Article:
These are an absolutely classic Korean street food. To this day, I can’t pass by a cart without buying a pack.

Dalgona 달고나

If you’ve seen Squid Game, you know this quintessential Korean candy. It dates back to the 1960s and it’s still prepared the traditional way – by mixing baking soda and melted sugar into a small pot-ladle and then pouring it out onto a flat surface, pressing it flat (using that stainless steel device used for hotteok, and then imprinting it with a cookie cutter.

The deal is: if you can get the picture out without breaking it, you get a free dalgona. It’s an interactive candy that’s remained popular for decades and gained infamy after the dalgona challenge turned deadly in the popular Netflix series.

Tip: Dalgona isn’t just a street snack, it’s a flavor profile in Korea. You’ll find everything from dalgona coffee to dalgona flavored macarons, bingdu, and souffle.

Common Korean Street Food

These are the Korean street foods that aren’t as well known but very common in Korea and definitely worth trying…

Tteok kkochi 떡꼬치

‘Tteok’ is rice cake and ‘kkochi’ means skewered. Which is exactly what this is – except it’s also fried or pan-grilled so the rice cakes are both crispy and chewy. And then it’s slathered with a thick, sticky spicy-sweet gochujang sauce that hits both the sweet and umami spots.

Rice cakes with gochujang sauce, you say. How’s that different from tteokbokki? Well, they’re similar but different enough that you can’t substitute one craving for another. Tteokbokki is cooked right into its sauce, which is more savory-spicy than sweet. The sauce is also more liquid – perfect for dipping other street foods into.

Tteok-kkochi is fried or grilled so the rice cakes have a different texture and the thick, caramel-like glaze is much thicker and much sweeter.

Dak Gangjeong 닭강정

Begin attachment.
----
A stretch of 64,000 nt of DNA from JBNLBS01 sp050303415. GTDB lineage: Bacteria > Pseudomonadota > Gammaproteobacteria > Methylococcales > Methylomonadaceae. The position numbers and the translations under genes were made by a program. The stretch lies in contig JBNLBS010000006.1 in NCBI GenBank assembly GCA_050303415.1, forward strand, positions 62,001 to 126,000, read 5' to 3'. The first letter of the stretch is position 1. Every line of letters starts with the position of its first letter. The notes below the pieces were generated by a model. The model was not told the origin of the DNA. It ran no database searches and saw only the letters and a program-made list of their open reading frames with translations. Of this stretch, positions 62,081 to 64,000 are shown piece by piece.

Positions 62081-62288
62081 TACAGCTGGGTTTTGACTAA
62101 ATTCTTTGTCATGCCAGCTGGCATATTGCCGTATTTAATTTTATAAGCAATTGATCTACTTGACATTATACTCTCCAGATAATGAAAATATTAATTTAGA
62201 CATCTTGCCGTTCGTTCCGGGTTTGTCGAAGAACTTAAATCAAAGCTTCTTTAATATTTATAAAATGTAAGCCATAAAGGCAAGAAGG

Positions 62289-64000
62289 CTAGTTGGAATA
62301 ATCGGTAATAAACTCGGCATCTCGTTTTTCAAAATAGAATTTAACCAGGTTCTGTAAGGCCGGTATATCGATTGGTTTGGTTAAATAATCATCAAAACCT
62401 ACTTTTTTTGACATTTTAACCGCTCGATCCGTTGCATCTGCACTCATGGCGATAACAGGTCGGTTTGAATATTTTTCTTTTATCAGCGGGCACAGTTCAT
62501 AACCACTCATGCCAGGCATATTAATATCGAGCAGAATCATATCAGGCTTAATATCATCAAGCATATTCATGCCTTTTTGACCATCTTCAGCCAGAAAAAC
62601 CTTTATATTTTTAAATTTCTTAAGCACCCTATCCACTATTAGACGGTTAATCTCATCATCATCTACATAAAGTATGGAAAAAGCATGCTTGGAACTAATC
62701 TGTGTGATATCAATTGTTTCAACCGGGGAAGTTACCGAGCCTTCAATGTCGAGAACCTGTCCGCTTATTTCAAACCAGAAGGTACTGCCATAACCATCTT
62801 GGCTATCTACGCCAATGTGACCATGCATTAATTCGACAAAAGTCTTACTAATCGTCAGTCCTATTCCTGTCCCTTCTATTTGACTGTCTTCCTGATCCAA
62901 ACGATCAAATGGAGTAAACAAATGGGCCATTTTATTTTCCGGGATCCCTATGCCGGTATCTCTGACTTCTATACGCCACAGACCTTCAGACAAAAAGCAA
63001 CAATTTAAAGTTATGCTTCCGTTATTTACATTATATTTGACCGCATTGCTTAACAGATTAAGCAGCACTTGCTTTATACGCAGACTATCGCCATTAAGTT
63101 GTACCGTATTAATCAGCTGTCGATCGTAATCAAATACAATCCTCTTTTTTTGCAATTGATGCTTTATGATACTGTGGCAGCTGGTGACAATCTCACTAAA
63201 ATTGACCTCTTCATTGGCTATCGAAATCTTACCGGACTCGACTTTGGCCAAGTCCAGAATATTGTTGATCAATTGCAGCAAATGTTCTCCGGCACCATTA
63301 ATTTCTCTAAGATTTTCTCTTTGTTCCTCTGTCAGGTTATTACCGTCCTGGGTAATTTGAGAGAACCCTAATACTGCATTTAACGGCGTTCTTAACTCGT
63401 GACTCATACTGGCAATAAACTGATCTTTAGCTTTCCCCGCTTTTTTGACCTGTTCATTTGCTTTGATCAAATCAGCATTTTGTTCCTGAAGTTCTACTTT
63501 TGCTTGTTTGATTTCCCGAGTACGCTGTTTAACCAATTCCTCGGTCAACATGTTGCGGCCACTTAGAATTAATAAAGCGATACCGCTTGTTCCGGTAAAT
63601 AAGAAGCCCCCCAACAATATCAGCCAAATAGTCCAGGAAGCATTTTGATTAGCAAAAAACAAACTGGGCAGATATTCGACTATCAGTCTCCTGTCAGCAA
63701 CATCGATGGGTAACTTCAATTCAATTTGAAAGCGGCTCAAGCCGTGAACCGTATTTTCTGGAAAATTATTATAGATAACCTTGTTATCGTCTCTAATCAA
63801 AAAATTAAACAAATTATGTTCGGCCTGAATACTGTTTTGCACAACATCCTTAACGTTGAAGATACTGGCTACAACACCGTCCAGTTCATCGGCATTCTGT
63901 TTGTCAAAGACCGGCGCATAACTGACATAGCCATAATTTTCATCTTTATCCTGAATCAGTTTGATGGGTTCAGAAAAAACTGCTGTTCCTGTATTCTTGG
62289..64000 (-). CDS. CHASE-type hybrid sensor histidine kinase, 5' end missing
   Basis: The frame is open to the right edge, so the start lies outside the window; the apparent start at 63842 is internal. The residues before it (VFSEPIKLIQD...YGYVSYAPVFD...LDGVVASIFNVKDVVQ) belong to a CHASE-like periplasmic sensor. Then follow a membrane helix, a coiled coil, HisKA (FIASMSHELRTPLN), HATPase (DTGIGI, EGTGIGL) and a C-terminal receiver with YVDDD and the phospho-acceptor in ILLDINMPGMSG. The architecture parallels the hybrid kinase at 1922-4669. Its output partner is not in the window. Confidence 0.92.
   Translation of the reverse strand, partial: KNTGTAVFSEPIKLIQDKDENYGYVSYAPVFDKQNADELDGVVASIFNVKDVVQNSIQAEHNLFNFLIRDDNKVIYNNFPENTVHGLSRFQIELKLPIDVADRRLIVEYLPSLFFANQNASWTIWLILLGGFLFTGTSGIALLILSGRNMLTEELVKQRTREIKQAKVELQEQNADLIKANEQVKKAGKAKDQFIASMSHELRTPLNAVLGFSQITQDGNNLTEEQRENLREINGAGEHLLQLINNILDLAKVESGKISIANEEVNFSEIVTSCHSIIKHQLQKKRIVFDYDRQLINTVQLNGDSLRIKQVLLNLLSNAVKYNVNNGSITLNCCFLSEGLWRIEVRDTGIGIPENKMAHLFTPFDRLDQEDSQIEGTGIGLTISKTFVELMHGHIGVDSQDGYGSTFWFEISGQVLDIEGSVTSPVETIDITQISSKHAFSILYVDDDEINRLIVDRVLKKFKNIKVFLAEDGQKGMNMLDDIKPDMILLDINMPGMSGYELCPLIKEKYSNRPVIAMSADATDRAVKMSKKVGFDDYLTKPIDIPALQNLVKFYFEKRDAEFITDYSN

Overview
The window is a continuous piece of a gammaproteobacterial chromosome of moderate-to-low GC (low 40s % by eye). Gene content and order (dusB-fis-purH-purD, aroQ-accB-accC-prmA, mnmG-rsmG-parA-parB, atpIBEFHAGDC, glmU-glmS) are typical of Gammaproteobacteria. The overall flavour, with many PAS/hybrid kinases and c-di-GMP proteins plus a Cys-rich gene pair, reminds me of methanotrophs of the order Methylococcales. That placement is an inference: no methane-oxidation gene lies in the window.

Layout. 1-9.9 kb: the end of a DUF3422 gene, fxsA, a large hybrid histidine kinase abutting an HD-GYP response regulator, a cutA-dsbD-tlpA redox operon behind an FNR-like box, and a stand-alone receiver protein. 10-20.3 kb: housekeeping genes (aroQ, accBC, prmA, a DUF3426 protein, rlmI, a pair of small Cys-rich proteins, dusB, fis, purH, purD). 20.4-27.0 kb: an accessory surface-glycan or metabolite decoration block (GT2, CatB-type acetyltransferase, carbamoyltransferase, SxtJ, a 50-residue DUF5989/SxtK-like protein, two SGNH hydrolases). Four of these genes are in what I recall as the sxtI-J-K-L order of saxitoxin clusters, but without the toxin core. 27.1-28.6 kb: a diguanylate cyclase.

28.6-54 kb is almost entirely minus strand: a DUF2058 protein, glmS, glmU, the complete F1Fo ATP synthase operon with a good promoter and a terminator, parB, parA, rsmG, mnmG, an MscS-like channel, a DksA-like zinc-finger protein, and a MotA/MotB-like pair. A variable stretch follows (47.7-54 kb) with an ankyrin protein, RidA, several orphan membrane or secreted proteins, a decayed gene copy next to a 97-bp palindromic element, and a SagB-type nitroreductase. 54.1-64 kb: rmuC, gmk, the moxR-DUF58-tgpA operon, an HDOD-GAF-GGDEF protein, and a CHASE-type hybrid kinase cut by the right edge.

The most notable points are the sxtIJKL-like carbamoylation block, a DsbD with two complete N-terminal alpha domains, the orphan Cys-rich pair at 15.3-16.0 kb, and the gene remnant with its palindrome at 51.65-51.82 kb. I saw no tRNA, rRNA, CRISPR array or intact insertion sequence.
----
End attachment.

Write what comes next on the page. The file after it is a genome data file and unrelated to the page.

Love Korean fried chicken? You’re unlikely to find it as a street food – but there’s a much more portable alternative: dak gangjeong. These bite-sized, deep-fried chunks of crispy chicken are tossed in a sticky, sweet, savory and/or spicy sauce that is as addictive as anything on this list.

It’s not hard to see why: The sauce is a caramelization of soy sauce, garlic, ginger, rice vinegar, and more than enough sugar. The little chunks of chicken are that perfect mix of crunchy-on-the-outside and juicy-on-the-inside. It’s irresistible, which is why dak gangjeong quickly becomes a favorite of whoever tries it.

You can find this at restaurants, food courts, shops that specialize in it, as well as on the street, where it’s usually served up in small or large cups with long toothpicks for easy eating.

Mandu 만두

Like most places in Asia (and around the world), Koreans love dumplings. It’s available at restaurants, usually as a side dish, but another place you can eat these is right on the street.

There is a pretty big variety wherever you go but one type of mandu will show up pretty much everywhere – kimchi mandu.

Street Toast 길거리 토스트

Korean street toast is a complete sandwich that’s prepared lovingly on the streets of Korea. Although it can be an all-day affair, I always associate street toast vendors with the early mornings or the late nights. A savory-salty-sweet sandwich that can be eaten with one hand as you commute to work or enjoyed standing out on the street after several hours of partying.

It’s usually all made right in front you. Generously buttered bread. A little omelette patty. Various veggies – shredded cabbage, carrots, zucchini, maybe even corn. Perhaps some luncheon meat. A slice of American-style processed cheese. And the absolutely essential combo of ketchup and sugar sprinkled on top.

Gyeran Bbang 계란빵

The obvious downside of visiting Korea during the winter months is that it gets pretty darn cold. The upside? The winter selection of Korean street foods are delicious. Amongst them is gyeran-bbang.

Literally translated, it means egg bread. But to taste it is to know that it’s so much more. It’s fluffy, like bread and muffin had a baby. It’s the perfect combination of savory-sweet. And tucked inside is an absolutely delicious egg.

It’s one of the top 5 things I look forward to every time I visit Korea in the winter.

Dak Kkochi (닭꼬치)

Another classic Korean street food is dak kkochi, which is essentially skewered chunks of bite-sized chicken interspersed with green onions. The convenient-to-consume skewers are grilled or torched and coated in a savory-sweet sort of BBQ sauce.

It’s a delicious, portable, protein-rich snack to grab on the go.

So-Tteok So-Tteok (소떡소떡)

‘So’ is short for how Koreans say ‘sausage’ and ‘tteok’ is the Korean word for rice cake. Which sums up this street food – it’s a long skewer that holds alternating Vienna sausages and rice cakes.

It’s a satisfying combination of chewy carbs and protein, albeit the processed kind.